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AIM company investors are entering a golden age

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We are just entering what will be a vintage two years or more for AIM equities. Investors and companies should take note.

Back in July last year I expected our medium sized companies to gain in value and this January I pointed out that equities generally were returning to favour. After more than 13 years in the doldrums, the time has come to take The Alternative Investment Market, AIM, very seriously again.

AIM peaked in March 2000 as investors understandably took fright at the extreme valuations of many of its technology constituents. Since then the market “enjoyed” a period in the sun for its rather idiosyncratic mining companies but outside of those there has been “more activity in a tramp’s vest” as an old stock market adage has it.

Indeed, as I write this, the general perception amongst most of the financial and commercial classes is that tumbleweed is still blowing through the remaining 1,100 or so AIM companies. They couldn’t be more wrong. Here’s why.

Financial and political pundits still think everywhere apart from London is dead. Yet this week the Financial Times reported that one of Manchester’s largest estate agents is doing 45 per cent more transactions than a year ago; a Tyneside agent is twice as busy as a year ago and half of their customers are first time buyers. 

“More people are saying, I feel a bit more confident in my job…the worst has happened and things are getting better,” reports another north east agent. That other big ticket item, new car sales, have grown steadily since early 2012 and last month they were nearly 15 per cent higher than a year ago. Of such things are bull markets made.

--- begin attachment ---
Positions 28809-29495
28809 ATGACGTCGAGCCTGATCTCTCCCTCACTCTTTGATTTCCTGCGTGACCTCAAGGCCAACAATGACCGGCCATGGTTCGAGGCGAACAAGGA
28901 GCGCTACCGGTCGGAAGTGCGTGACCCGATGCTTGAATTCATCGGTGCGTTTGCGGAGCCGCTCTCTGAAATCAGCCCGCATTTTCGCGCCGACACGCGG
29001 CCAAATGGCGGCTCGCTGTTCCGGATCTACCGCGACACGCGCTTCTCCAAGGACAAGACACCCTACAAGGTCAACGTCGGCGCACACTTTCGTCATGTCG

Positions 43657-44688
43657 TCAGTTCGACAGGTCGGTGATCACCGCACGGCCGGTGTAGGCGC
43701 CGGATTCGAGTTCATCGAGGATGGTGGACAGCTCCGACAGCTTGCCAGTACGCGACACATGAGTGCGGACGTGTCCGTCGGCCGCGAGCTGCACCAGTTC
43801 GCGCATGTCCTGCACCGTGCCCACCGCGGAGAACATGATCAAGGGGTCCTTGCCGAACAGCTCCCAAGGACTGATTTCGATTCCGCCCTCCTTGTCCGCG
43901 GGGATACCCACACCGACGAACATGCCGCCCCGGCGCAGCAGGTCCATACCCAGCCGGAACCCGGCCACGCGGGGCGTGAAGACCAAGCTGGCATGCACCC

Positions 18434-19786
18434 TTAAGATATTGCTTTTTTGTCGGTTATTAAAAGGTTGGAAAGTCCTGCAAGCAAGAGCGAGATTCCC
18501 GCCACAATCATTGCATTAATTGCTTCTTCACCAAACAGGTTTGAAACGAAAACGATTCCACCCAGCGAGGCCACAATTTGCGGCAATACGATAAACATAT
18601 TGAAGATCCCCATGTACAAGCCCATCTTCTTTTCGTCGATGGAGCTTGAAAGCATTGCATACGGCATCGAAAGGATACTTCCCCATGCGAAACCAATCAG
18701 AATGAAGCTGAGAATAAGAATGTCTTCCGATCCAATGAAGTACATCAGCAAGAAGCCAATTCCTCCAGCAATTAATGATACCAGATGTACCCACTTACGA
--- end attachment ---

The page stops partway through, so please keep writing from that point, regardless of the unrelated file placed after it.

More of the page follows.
Initial Public Offerings (IPOs) and secondary fund raisings are also making a comeback. It is now commonplace for them to be materially oversubscribed and for these new shares to start trading at significant premiums. Last week on AIM, a new entrant called Quixant, which makes the “brain” inside some of the world’s gaming machines, raised £4.5m on a valuation of £30m at 45p a share.  At the time of writing Quixant is trading at 78p.

On Wall Street, where most trends are born, investors have put £432m into ten biotechnology new issues with the result that such companies are taking the IPO route at the fastest pace in nearly a decade. This is a clear demonstration that the appetite for equity risk capital has come to life again.

All of the above are the kind of things that signal a bull market but we are only at the start. There have been no new AIM investment vehicles offered to the public for ages and the way the financial world works means that no serious ones will be launched until the first new wave of investors have demonstrated they are making big capital gains. Indeed, many of the old surviving so-called small company funds, such as Henderson Smaller Companies Investment Trust, are still content to park much of their firepower in companies capitalised around the £1bn mark!

I have been active in AIM since it started in 1995 and small company equities before that back to 1979. I have never been more confident that the ingredients are in place for these companies, as personified by AIM, to rise very substantially in value over at least the next two years. I wish you happy hunting!

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